It was a rough April for Mexico’s peso, but there’s a seasonal pattern coming that some traders say could lift it out of this blues for a moment: the Mother’s Day rally.
The peso USDMXN, +0.5372% fell 3% versus a broadly stronger U.S. dollar in April, when the ICE U.S. dollar index DXY, +0.24% which tracks the U.S. unit against six major rivals, logged its strongest month since November 2016. One dollar last bought 19.1746 pesos, up from 19.0622 late Wednesday in New York. In the year-to-date, however, the peso is still up nearly 2.5% on its U.S. rival.
The Mexican currency has a lose correlation with the celebration of Mother’s Day, which takes place on May 10 in Mexico, three days ahead of this year’s U.S. holiday. This might allow the peso to regain its footing next week.
“Even though the evidence is a little anecdotal, this does have market implications,” said Michael Diaz, head of FX at Xe.com, an online foreign exchange platform.
The reason for the potential strength is an increase in remittances from the U.S. to Mexico, as workers send money home for the holiday, Diaz said.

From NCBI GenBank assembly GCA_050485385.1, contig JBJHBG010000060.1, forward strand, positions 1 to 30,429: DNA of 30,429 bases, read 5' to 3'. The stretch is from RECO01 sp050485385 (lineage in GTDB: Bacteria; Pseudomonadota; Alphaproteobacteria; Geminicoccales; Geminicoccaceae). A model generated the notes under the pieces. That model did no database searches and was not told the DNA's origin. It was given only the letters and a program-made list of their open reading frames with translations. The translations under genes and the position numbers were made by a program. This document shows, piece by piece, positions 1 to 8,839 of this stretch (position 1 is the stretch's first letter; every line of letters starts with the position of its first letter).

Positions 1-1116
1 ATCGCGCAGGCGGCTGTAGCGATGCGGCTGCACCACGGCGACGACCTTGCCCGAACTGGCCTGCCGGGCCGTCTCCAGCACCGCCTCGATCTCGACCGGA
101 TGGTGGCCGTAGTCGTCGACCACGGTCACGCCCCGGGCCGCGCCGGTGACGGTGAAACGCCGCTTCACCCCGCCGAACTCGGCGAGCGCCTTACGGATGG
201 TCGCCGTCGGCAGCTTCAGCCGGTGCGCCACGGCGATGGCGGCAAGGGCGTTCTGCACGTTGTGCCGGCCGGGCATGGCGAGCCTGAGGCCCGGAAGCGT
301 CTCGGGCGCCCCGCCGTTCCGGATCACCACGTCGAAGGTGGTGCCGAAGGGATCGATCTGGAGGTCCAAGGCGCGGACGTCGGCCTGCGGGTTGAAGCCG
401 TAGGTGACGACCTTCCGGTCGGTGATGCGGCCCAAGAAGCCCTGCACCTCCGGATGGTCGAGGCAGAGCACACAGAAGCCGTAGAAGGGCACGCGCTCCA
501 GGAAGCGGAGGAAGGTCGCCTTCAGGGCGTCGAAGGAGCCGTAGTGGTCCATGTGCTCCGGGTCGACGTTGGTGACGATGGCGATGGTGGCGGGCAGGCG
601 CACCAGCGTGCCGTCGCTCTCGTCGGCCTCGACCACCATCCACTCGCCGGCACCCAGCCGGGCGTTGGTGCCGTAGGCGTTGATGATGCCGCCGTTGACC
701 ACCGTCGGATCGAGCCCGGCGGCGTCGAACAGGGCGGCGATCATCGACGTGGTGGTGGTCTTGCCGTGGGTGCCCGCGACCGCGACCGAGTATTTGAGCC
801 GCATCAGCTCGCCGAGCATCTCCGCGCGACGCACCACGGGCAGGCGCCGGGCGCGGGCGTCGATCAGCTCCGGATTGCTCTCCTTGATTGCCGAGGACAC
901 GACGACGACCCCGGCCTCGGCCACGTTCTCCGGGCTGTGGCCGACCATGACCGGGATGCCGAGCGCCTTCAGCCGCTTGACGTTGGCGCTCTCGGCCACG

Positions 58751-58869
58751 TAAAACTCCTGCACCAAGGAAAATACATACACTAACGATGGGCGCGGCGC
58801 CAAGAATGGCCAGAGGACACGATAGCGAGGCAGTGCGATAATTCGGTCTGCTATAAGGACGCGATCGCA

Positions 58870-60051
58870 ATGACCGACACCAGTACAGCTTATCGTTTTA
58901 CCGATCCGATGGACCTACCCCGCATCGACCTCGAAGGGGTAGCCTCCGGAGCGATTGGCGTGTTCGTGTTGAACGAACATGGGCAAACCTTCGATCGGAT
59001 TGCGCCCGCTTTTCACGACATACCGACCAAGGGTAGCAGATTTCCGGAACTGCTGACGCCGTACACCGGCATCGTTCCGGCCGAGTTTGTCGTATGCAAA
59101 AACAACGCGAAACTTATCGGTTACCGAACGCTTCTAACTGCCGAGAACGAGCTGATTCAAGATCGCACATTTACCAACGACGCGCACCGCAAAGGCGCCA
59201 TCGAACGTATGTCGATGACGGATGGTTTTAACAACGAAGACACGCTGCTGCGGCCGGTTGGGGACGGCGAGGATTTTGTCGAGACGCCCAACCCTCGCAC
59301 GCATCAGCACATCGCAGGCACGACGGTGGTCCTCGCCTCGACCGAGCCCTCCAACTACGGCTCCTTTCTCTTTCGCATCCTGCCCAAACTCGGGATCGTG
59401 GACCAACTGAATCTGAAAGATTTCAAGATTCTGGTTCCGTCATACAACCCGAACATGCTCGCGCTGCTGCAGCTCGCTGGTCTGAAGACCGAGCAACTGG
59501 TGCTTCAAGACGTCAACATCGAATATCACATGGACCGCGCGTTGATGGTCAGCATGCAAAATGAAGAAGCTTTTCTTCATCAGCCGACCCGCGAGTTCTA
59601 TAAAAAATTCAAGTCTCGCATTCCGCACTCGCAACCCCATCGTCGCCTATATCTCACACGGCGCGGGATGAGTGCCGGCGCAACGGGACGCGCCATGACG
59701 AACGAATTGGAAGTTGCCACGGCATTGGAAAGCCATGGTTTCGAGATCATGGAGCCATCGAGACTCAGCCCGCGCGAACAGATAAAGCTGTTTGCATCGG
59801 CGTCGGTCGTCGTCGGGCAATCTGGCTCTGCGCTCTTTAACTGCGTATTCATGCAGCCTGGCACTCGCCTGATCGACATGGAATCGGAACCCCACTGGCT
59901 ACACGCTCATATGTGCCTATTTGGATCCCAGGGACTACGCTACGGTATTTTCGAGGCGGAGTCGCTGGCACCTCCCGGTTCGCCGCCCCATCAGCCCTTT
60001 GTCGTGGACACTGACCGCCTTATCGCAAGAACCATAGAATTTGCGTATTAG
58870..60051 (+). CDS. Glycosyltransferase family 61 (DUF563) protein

Mexico’s central bank records remittances sent from abroad. Looking at data since 2010, the trend holds in most years, with May seeing the highest number of remittances. In 2017, 2015 and 2014, it didn’t hold up, but still left May in the top two or three months in terms of remittances received.
Western Union said it typically sees an increase in money transfers ahead of Mother’s Day holidays in countries, such a Mexico, that celebrate one.
In 11 of the last 18 years through 2017, the peso strengthened against the dollar in the five days leading up to Mother's Day, according to WSJ Market Data Group.
For the whole of May, however, the trend is less consistent. Out of the 11 stronger pre-Mother’s Day periods, only five saw the peso appreciate against the dollar on the month, the data shows. Last year, for example, the peso gained 0.4% in the run-up to Mother’s Day, and 1.5% on the month.
But on average the peso is more or less unchanged in the five days leading up to the maternal holiday, looking at the period since 2000. The monthly average over the same period is a 1.2% drop against the dollar.
That might be because Mexico’s peso is a popular emerging market proxy, which besides its own idiosyncratic characteristics and drivers, also responds to large trends in emerging markets as an asset class.
Beyond Mother’s Day, there are also some idiosyncratic...